Two years after the outbreak of the Covid-19 pandemic, its impacts on society and daily life are still being felt. And it appears certain things will never return to their pre-pandemic status. What is indisputable is that it has made both positive and negative marks on how we do things. This article identifies the different ways the outbreak has changed our world.
Enduring Impacts of the Pandemic
1. Approach to health and hygiene
Despite the gradual recovery from the pandemic, our approach to health and hygiene may not return to the pre-pandemic status. There is now a higher standard in terms of attitude to hygiene in both workplace and social circles. For instance, sneezing and coughing now attract unprecedented level of concern by bystanders. Therefore, the outbreak has enhanced our consciousness about health and hygiene.
2. Job losses and high unemployment rate
The pandemic caused a lot of disruption to productive activities as workers' freedom to move from place to place was restricted while most companies were shut down to prevent the highly contagious virus from spreading. As a result, many employees were thrown out of their jobs.
Considering the challenges facing many organizations, many of those who lost their jobs are yet to be re-absorbed. Nonetheless, it equally led to the “great resignation” and the emergence of new small businesses, as more people find self-employment more reliable. Those who are currently employed are also trying to identify business opportunities.
3. Spending and saving habits
Before the outbreak of the virus, millions of people engaged in impulsive and compulsive spending. In the post-pandemic era, consumers are more prudent with their incomes. For instance, the savings rate in the US rose in March 2021 while spending was reduced.
4. Internet-based life
Life after the pandemic is not only online-based at the moment but will likely remain so in the future. Since the outbreak of the virus, educational institutions - including elementary and high schools – have deployed the use of technology in facilitating learning.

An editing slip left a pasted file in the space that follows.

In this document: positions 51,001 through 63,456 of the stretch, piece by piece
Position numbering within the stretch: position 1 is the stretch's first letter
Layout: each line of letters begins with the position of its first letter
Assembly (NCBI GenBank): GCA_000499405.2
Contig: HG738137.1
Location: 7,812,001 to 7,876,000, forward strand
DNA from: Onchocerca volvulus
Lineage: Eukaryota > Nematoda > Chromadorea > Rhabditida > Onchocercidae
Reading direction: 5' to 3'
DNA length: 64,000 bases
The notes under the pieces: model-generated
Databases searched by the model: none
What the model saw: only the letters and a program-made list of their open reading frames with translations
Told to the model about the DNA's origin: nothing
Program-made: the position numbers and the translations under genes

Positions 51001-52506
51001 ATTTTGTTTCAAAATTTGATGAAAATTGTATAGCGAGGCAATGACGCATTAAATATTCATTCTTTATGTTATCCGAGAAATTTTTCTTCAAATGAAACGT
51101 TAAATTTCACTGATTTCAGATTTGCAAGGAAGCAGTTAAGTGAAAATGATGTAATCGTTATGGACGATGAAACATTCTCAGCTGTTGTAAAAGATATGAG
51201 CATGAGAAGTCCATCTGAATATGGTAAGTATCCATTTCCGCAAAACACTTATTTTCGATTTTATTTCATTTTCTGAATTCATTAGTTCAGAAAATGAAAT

Internet service providers are the gainers as more people register their businesses and presence online. Employees are also beginning to prefer working remotely to sitting in an office, with the emergence of new technologies supporting remote work. Just a few weeks ago, Elon Musk asked Tesla workers to work in the office for at least 40 hours per week or quit. Employers are also embracing online job interviews and saving from the cost of office spaces.
5. A blow to democracy
The need for governments to address the pandemic has resulted in what is now referred to as “democratic recession”. This implies the tendency for governments to become authoritarian in order to address what they consider a state of emergency, even in mature democracies.
For instance, many governments across the world enacted undemocratic laws against social gatherings, vaccine hesitancy and failure to use nose masks. Vaccination certificates were required to use the train, travel or use some other public facilities. After the pandemic, these governments are reluctant to lose such powers. In some countries, peaceful protestors have been crushed forcefully shortly after the pandemic, including the historic ENDSARS protestors.
The world is gradually recovering from the pandemic two years after the outbreak. But certain things about our world will never return to their pre-pandemic conditions. The world has embraced new ways of doing things. Therefore, it is important that individuals, educational institutions and businesses adapt to the new realities.